World Environment Day was held on June 5, 2013 and I was in Ulaanbaatar, Mongolia for the official launch of the event. The United Nations Environment Programme selected Mongolia as the host country for WED2013 and for the past few days I've been fortunate enough to see some of the many reasons why.
To understand what makes Mongolia special in 2013, it is important to understand its past. Genghis Khan founded the Mongol Empire in the 13th century and is still talked about today, but for much of the previous 100 years, Mongolia was controlled by communists, only seeing their own revolution in 1990 after the fall of the Soviet Union.
As its neighbor to the south, China, has undergone rapid development in recent years, Mongolia, now with a market economy and multi-party parliamentary political system, has found itself in a unique opportunity to develop incredibly rapidly. With rapid development, however, can come rapid pollution, environmental degradation and climate change inducing carbon emissions. The question that has UNEP, the United Nations Development Programme, and investors, businesses and environmental groups interested is what kind of development will Mongolia choose?
From what UNEP and the Mongolian leaders have said and shown the world this week, right now the answer is thankfully green, sustainable development.
Mongolia President Elbegdorj Tsakhia, who was honored at WED2012 as a UNEP Champion of the Earth, spoke about how hosting WED2013 was an opportunity to introduce Mongolia to the world.
He insisted that the idea that development is a choice between what is good for the economy or good for the environment is a false one.
Tsakhia highlighted the long tradition of respect for the environment among Mongolians, including their reverence for mountains and the land and worship of the sky and heavens. He expressed concerns about how climate change was increasing desertification and how pasture grazing was degrading the land, as some 40 million head of livestock live off of land that should support just 30 million. He noted how mining and exploration licenses had been reduced from covering 46 percent of Mongolia to just 12 percent.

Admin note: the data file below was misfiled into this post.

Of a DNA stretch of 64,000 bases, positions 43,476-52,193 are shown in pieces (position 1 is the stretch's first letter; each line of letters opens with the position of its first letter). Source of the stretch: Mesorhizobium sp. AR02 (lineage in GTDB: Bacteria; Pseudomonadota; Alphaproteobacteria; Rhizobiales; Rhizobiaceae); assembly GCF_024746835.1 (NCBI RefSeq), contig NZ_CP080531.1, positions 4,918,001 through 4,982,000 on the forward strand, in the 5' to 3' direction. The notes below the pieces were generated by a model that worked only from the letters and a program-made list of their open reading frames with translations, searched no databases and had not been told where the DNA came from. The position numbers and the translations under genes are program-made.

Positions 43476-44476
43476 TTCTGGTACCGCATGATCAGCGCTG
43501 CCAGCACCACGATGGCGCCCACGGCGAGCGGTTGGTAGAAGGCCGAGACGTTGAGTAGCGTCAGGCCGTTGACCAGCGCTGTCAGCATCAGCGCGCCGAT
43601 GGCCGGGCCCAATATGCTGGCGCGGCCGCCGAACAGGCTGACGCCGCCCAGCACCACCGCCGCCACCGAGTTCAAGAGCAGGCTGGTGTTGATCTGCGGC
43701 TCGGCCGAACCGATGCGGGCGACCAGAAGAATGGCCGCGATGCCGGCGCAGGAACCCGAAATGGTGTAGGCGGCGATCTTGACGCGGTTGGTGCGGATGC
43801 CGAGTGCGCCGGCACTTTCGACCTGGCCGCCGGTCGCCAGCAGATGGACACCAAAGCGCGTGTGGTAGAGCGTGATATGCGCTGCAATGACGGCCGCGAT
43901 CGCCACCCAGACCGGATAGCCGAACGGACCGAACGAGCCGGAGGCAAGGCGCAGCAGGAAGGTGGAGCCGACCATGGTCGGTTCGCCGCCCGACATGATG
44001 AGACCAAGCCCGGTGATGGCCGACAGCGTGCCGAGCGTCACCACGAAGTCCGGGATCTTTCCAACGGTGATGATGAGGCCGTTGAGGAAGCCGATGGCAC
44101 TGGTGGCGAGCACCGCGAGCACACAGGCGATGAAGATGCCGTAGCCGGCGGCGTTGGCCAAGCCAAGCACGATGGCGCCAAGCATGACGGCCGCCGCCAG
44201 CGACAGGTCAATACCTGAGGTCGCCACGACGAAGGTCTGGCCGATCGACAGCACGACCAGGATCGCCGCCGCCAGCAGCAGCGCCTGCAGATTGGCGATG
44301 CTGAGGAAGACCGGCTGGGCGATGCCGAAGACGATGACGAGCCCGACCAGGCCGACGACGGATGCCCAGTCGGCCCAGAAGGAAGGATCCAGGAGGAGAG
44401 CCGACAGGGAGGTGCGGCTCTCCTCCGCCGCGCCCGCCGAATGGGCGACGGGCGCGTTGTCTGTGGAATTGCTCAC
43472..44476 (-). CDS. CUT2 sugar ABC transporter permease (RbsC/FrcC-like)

And he demanded that the parliament finalize Mongolia's national park policy to adopt best practices from the United States' park program.
Charles Akhimien, the winner of the TreeHugger and UNEP blogging contest, also wrote a nice recap of the President's speech and other events of the day.
Following the president's speech, we were invited to the top of the State Palace to see a ceremonial ger or yurt that the president uses for important meetings. While the additional things he said during that short meeting were interesting, I was most struck by the fact such a meeting place even existed. It was a stunning room and it helped me appreciate how important the nomadic herder lifestyle, which is dependent upon and centered around the ger, is to Mongolians. Understanding this, it helped me see why Mongolia is so committed to making their development future as sustainable as possible.
I will be writing more in a few days about the concrete steps Mongolia is taking to execute on this vision for sustainable development, including the launch of the first wind farm in the country and an important animal reintroduction project that is helping to strengthen a part of Mongolian culture.